<b>The Darjeeling Limited</b> (2007)
Owen Wilson, Adrien Brody, Jason Schwartzman, Anjelica Huston, Natalie Portman, Amara Karan, and Bill Murray. Written by Wes Anderson, Roman Coppola, and Jason Schartzman. Directed by Wes Anderson
Francis has recently been in a terrible motorcycle crash. Peter’s wife is seven months pregnant and he doesn’t know how to feel about it, since he always assumed his marriage wouldn’t last. Jack has recently broken up with a girlfriend he doesn’t seem to want back, ‘though everything he does seems to be a reaction to this breakup. The three brothers (Owen Wilson, Adrien Brody, and Jason Schwartzman, respectively) meet on the Darjeeling Limited, a train taking them to visit their semi-estranged mother, except that Peter and Jack don’t know it, because Francis has planned it to be a surprise.
A warm blanket of sadness covers the men, and it colors their every interaction. Their lives apart from one another seem sad for sure, but there are also the relationships with each other, their relationship with their mother, the recent death of their father, and seemingly multiple unspoken layers in between each of these.
This is the first Wes Anderson film I’ve seen where the director’s visual style seems like more than just a style, but a storytelling device contributing to the viewer’s appreciation for the characters and their relationships. “Here’s another way to look at these guys,” he seems to be telling us, rather than simply changing the backdrops behind the action on the screen like someone flicking through different greenscreen backgrounds while the brothers move through the plot.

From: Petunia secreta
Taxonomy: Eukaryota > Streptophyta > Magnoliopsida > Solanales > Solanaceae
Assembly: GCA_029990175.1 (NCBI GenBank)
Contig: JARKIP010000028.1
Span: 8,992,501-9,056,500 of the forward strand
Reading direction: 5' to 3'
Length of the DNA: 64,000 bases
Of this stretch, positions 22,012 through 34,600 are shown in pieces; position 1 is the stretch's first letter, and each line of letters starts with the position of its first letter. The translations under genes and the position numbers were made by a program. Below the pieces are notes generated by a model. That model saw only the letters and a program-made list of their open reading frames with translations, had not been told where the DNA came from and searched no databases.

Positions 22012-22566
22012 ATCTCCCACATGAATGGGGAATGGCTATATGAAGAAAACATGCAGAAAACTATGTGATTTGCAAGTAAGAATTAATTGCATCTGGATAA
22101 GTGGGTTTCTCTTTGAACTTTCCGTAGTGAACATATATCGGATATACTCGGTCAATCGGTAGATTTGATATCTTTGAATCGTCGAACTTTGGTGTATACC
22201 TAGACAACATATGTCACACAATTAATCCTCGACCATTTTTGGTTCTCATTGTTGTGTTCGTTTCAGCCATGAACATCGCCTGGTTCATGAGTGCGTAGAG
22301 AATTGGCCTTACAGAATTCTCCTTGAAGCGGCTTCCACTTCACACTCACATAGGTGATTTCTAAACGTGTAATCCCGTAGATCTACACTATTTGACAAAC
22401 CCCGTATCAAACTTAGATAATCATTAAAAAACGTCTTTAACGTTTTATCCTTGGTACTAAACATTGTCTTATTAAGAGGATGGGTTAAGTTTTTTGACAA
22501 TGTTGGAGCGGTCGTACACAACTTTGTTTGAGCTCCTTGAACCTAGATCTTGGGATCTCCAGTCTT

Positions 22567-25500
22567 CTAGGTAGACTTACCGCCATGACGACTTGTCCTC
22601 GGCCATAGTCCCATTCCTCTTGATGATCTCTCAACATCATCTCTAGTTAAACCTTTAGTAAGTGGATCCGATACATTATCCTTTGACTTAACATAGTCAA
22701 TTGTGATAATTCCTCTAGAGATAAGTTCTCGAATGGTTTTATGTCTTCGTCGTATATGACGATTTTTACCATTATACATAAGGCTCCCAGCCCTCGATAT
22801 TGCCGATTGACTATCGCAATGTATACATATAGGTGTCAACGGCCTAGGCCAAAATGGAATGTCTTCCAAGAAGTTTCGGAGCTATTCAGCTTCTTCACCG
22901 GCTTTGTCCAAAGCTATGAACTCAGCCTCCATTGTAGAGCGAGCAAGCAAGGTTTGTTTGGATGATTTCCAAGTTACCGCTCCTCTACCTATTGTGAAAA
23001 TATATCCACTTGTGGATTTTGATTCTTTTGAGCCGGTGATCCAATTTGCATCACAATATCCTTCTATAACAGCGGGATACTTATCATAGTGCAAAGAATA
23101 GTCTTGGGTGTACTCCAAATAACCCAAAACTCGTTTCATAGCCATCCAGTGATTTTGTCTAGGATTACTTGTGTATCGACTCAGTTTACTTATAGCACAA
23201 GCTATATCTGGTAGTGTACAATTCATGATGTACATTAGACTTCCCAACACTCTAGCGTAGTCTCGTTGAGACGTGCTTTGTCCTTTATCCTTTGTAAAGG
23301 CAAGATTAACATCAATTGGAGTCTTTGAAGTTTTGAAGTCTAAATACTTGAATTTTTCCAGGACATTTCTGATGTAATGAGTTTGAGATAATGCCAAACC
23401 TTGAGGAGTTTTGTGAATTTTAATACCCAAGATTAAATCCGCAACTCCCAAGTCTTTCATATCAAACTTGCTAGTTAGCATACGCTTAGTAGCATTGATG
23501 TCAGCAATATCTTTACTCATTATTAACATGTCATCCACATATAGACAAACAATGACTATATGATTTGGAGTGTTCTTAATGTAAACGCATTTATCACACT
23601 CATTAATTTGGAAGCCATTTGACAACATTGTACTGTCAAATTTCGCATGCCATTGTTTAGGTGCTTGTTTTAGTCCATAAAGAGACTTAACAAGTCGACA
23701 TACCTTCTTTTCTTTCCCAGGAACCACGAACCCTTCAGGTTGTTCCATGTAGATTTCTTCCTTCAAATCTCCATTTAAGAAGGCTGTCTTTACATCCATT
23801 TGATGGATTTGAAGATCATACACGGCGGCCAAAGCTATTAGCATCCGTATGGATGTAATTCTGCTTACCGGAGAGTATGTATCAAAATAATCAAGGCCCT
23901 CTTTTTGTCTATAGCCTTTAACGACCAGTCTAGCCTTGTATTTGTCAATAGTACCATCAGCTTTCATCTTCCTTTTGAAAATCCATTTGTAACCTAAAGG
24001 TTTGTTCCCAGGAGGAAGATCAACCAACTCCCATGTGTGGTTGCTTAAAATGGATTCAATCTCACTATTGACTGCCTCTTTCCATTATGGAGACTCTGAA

Much of the action takes place in the confines of a train, and the movement from one part of the train to the next, superimposed on the movement of the train through the landscape is like looking at one slideshow on top of another. It’s visually interesting, and it adds context to the spoken and unspoken words the brothers exchange as they navigate the complexities of their relationships. It’s an unexpected pleasure, unlike the chore it was to follow The Grand Budapest Hotel, which I admit I fell asleep in the middle of and have therefore never reviewed.
Wilson, Brody, and Schwartzman are perhaps at their best in this film, and I’m reminded of what drew me to Wilson when I first saw him in Shanghai Noon. His goofy, earnest charm has been absent these past ten years or so, and it’s nice to see it again. The dialogue, consistently a strength in an Anderson picture, is fascinating here, rolling in like waves and sweeping back out, as interesting and comfortably lulling as the rattle of a train over the tracks.
What a pleasant surprise. It’s not quite as good as Moonrise Kingdom, but in some ways it’s even better. This feels like Anderson becoming the filmmaker I’d hoped he would become before I gave up on him.